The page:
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Writing Great Historical Fiction: Lessons Learned 300 Years After Blackbeard’s Death


This year marks the 300th anniversary of the death of the legendary Edward Thache, the former British Navy seaman and notorious privateer-turned-pirate known as Blackbeard. A Robin-Hood-like American patriot and the most famous freebooter of all time, Blackbeard was illegally hunted down by Virginia Governor Alexander Spotswood, the British Crown’s man in Williamsburg obsessed with his capture. Here, author Samuel Marquis, great-grandson of Captain William Kidd and author of the new book Blackbeard: The Birth of America, offers his best advice for writing great Historical fiction.

By Samuel Marquis

Writing Great Historical Fiction: Stick to the Real History While Sustaining a Crisp Pace

My loyal legion of book fans—okay, it might have been one guy in the back of the room at my latest book signing—recently asked me what was the key to recreating the world of pirates for my Historical Fiction book Blackbeard: The Birth of America.

My answer was that because I was the ninth great-grandson of Captain Kidd, I owed it to Blackbeard and my swashbuckling ancestor both to make historical accuracy my watchword. I was not joking. To portray the legendary Edward Thache of Spanish Town, Jamaica, as accurately as possible, I made my historical novel basically a history book that read like a fast-paced thriller or action-adventure novel.

To accomplish the feat, I had to synthesize available records from countless primary sources from colonial archives and the most reliable modern researchers and tell Blackbeard’s story without embellishment. I had to resist the temptation to indulge in the myriad Blackbeard and pirate myths that have permeated books like Treasure Island and Captain Blood, movies like Pirates of the Caribbean, and TV shows like Black Sails and Crossbones. I also had to force myself not to modernize the pirate commodore to make him more palatable to contemporary readers, a common mistake of historical fiction authors. And most importantly, while I was doing all this, I had to make sure to keep up a frenetic pace.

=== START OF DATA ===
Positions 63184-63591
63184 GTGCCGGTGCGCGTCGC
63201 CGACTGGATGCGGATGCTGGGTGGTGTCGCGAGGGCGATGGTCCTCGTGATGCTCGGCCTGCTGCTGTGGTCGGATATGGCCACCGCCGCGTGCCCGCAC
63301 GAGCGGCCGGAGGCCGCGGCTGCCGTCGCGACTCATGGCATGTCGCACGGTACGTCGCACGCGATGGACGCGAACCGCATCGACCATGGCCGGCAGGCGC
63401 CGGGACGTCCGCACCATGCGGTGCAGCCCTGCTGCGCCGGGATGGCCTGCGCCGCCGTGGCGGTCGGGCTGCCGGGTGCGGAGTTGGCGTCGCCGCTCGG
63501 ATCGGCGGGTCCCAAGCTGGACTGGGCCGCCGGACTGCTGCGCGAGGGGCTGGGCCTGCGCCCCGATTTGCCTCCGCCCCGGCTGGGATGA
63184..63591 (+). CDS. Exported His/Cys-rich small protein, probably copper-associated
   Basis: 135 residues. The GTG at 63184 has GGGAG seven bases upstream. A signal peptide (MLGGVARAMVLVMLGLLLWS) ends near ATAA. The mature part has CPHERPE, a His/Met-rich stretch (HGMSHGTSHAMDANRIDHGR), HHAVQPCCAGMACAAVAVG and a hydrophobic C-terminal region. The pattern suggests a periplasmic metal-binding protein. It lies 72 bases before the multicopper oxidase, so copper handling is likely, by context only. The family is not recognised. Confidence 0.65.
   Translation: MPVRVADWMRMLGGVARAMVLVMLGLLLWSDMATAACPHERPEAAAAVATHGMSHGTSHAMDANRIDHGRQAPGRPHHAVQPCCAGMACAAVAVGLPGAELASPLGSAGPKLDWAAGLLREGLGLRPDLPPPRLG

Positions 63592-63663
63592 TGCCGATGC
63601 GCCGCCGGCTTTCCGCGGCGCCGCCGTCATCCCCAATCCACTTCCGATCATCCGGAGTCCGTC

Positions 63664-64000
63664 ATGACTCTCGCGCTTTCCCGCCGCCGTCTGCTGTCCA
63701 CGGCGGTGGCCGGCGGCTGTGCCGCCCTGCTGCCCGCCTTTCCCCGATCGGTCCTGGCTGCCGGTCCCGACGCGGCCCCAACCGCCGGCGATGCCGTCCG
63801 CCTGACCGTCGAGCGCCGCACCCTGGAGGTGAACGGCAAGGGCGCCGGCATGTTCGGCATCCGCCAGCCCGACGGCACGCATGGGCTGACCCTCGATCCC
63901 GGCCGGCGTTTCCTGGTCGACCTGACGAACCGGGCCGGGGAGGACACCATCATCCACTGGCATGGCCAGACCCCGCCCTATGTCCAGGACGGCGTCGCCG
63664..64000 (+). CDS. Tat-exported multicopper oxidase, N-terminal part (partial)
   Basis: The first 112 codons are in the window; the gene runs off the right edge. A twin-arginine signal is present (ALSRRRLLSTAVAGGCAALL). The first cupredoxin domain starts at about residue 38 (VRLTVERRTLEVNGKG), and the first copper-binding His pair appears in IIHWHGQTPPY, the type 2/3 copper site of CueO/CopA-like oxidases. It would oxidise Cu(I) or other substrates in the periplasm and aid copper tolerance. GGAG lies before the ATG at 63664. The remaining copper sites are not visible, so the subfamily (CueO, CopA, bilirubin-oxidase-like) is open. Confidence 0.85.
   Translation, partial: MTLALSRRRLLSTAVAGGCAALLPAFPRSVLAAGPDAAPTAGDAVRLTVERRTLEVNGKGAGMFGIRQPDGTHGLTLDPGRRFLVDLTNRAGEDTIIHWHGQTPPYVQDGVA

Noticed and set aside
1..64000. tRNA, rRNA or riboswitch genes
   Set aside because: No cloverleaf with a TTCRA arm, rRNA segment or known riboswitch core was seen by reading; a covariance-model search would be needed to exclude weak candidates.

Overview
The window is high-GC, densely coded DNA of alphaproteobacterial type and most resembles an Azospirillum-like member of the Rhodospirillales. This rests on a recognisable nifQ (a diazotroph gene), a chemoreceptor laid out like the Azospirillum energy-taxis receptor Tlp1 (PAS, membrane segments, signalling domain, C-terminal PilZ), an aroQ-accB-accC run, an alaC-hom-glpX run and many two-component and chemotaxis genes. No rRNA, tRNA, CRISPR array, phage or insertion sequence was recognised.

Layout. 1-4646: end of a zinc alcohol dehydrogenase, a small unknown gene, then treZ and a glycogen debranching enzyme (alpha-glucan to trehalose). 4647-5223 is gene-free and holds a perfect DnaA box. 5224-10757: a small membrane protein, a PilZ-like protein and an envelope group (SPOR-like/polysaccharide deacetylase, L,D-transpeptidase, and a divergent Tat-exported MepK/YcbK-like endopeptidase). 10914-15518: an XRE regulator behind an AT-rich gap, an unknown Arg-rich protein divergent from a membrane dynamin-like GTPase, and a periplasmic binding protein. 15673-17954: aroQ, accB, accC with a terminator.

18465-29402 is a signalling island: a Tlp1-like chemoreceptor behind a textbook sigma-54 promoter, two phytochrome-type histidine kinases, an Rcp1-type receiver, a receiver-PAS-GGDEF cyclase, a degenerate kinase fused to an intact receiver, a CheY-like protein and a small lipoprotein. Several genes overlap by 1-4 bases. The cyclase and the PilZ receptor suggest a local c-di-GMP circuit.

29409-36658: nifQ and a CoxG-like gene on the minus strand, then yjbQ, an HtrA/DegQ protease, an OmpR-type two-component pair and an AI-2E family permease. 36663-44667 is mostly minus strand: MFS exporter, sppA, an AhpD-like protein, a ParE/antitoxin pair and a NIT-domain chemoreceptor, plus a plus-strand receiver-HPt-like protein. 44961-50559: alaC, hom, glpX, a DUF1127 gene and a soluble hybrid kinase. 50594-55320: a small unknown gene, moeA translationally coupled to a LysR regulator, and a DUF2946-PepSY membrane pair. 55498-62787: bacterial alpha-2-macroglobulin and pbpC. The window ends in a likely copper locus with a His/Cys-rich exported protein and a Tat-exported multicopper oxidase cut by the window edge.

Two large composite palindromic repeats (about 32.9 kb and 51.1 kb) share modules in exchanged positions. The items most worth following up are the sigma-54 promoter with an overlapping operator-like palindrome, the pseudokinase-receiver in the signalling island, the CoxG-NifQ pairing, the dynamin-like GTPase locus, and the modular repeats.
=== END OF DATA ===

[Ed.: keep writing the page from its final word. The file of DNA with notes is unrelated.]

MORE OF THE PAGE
You can and should do the same in your own historical fiction or historical non-fiction work. Historical accuracy is paramount, and the truth must come first and foremost above the storytelling or modern-day political correctness.

Why? You want your story to be accurate because all the other important things—sympathetic characters, edge-of-your-seat suspense, and unexpected twists and turns—spring from portraying your beloved heroes and villains in all their glory and infamy just like the real-world, flawed historical figures they were.


Upcoming online courses:

Fundamentals of Fiction with John DeChancie
The Art of Storytelling 101 with Gloria Kempton
Read Like a Writer: Learn from the Masters with Mark Spencer


You also want to pass muster from history aficionados and your most demanding readers, who will pick you apart if you don’t get the details right. But of course, while you’re doing this you must maintain a crisp pace by choosing the most crucial historical events to showcase your characters, the ones that truly define them and portray their strengths and weaknesses in full measure.

So how do you go about being accurate and fast-paced? First, with respect to the events portrayed in your historical fiction novel, you should always place the actual historical figures where they physically were during a given recorded historical event and use, to the extent possible, their actual words based on government files, contemporary transcripts, trial documents, personal letters, and other quoted materials.

Like Michael Shaara in his excellent historical novel about the Battle of Gettysburg, The Killer Angels, do not “consciously change any fact” or “knowingly violate the action.” But many historical fiction authors and Hollywood violate that principle all the time, you protest. Yeah, you’re right, but you’re not them. That is not to say that you can’t have fictional characters in your novel along with the historical figures—I am simply saying that when a real historical figure inhabits the page in a real historical event, don’t deliberately change the facts to fit your personal agenda. Stick to the truth where the truth is known, and in the more fictionalized scenes between known historical events, at least stay true to character.

But what about the pacing? Don’t worry, you can stick to history and still propel the plot along at a furious pace. The key to consistently achieving this goal is to have ample external events that change the character dynamics and upset the status quo; to create characters that are both memorable and lovable specifically because they are real and not fake; and to construct a historical world that is utterly authentic.